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Speed thrills: BMX racers zip through course at South Point

Updated July 16, 2017 - 10:10 pm

As the gates dropped and bicyclists leaned forward at the South Point Arena and Equestrian Center, contestants at Sunday’s USA BMX Las Vegas Nationals focused on the need for speed.

The riders, who included children and adults of many ages, zoomed around the dirt racetrack with gleeful abandon, dashing through big jumps and fast turns for a chance at a title.

There were a few falls and minor injuries, but the crowd remained encouraging, cheering everyone toward the finish line.

“There’s a certain freedom that you get from riding a bicycle,” said Nick Adams, chief marketing officer for the USA BMX and BMX Canada. “For many children, bikes are their first means of transportation and the first time they get to venture out on their own. It’s a special rush of adrenaline.”

The action-packed three-day event, which started Friday and ended Sunday, had about 1,600 people registered from across the United States and around the world, including Canada, Australia, New Zealand, Colombia and China. There were 244 people competing from Nevada.

Each race featured different age groups divided into novice, intermediate and expert classes. Most races were co-ed except for expert level races, which separated females from males. It took Adams and his team six weeks and 3,000 cubic yards of dirt to prepare the track.

For many of Sunday’s riders, BMX started as a family sport that was passed on from one generation to another.

“This is more of a family destination,” Adams said of the event. “How many opportunities are there for families to be able to participate in with one another? Here you not only see parents acting as the coach or cheerleader, but competing with their children.”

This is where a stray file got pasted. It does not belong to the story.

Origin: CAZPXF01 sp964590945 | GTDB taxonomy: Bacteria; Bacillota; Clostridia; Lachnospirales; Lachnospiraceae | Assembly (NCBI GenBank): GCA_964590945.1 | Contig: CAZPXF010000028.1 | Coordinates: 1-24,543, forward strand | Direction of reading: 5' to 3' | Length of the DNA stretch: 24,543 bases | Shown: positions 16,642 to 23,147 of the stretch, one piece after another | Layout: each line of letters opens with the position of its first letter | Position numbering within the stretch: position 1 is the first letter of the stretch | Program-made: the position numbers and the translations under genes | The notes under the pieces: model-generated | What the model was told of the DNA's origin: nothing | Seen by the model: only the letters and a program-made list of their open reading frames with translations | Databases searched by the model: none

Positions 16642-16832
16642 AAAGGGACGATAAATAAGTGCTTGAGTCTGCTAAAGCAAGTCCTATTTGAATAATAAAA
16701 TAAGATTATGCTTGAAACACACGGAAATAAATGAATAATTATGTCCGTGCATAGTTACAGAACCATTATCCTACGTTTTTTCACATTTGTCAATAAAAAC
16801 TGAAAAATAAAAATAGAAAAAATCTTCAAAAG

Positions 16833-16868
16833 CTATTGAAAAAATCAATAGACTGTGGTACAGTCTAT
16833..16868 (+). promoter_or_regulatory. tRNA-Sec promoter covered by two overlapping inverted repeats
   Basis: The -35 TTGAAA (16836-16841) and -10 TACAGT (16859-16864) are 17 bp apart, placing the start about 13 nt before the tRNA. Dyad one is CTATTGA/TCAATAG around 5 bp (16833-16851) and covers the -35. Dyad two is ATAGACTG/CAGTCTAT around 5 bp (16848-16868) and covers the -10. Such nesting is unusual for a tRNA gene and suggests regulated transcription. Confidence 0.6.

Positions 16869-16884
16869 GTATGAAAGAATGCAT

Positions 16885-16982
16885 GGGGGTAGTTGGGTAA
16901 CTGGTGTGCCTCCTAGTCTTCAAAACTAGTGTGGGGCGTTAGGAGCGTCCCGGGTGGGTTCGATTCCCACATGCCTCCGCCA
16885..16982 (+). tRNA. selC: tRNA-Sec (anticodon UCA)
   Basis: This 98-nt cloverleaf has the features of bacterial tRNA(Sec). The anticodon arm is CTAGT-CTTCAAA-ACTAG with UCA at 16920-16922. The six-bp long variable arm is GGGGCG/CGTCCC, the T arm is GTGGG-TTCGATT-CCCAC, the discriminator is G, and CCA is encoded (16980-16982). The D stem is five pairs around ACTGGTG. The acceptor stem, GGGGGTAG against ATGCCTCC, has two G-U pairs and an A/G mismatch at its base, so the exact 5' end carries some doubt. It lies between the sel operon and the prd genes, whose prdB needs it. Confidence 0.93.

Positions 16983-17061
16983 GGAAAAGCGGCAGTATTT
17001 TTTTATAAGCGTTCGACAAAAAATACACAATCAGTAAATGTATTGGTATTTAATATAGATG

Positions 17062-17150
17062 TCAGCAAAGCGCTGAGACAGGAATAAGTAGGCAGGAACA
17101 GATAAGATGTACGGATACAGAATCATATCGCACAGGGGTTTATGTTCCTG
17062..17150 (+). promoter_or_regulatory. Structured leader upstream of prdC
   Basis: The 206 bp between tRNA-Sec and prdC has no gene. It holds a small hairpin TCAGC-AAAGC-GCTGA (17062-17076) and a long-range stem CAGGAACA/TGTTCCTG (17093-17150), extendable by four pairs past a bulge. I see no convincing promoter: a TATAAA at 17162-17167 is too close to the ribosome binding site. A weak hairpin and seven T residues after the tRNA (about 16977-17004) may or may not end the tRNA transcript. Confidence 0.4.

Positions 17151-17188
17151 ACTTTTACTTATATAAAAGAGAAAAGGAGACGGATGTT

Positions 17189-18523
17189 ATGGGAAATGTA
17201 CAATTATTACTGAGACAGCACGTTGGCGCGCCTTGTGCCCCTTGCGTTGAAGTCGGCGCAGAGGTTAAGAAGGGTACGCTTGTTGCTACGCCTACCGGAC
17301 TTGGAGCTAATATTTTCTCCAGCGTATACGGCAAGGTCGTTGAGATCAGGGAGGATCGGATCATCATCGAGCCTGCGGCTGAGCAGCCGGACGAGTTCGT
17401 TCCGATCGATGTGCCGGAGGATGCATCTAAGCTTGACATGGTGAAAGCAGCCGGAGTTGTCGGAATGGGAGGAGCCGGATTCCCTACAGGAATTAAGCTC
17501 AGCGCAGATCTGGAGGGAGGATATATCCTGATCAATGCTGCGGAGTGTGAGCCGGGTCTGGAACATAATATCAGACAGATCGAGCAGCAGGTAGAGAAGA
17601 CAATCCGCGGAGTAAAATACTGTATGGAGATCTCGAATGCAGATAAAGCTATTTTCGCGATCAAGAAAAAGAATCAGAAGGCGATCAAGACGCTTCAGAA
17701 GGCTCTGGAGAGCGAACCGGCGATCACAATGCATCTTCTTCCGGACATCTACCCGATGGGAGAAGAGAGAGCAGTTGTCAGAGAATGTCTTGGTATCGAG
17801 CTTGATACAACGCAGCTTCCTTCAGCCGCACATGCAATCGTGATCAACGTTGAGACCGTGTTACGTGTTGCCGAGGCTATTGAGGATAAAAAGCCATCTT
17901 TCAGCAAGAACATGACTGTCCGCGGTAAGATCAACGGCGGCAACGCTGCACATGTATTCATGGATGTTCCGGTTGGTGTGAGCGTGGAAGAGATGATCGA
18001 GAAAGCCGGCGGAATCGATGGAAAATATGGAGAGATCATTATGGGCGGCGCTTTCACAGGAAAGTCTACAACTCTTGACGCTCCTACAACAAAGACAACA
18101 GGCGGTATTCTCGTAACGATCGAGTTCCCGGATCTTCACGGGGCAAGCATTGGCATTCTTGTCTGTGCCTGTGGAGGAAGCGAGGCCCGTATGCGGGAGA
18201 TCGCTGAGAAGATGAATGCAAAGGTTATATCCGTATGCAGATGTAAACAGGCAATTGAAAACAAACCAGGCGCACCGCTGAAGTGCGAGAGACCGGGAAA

Chris Warnock of Arizona said he liked the event’s tight-knit family feel.

“We see the same people at every competition and we’re all friends on Facebook,” Warnock said. “It’s a great and welcoming sport. I personally love watching my kids (13-year-old daughter and 14-year-old son) compete because it gives me an adrenaline rush and I get pumped as if I were still racing.”

Although Warnock’s son, Chase, has had multiple injuries, including a broken arm and collarbone, he said his dad inspires him to keep going.

“I’ve never seen my dad ride, but between him cheering me on and the freedom of being on my bike I don’t ever want to stop,” Chase said.

Former BMX rider Anthony Sierra of California came with his 5-year-old daughter Aleena; she picked up the sport from her dad when she was about a year old.

“I like going fast and I don’t get scared or nervous,” Aleena said. “I just get really excited.”

Contact Sandy Lopez at slopez@reviewjournal.com or 702-383-4686. Follow @JournalismSandy on Twitter.

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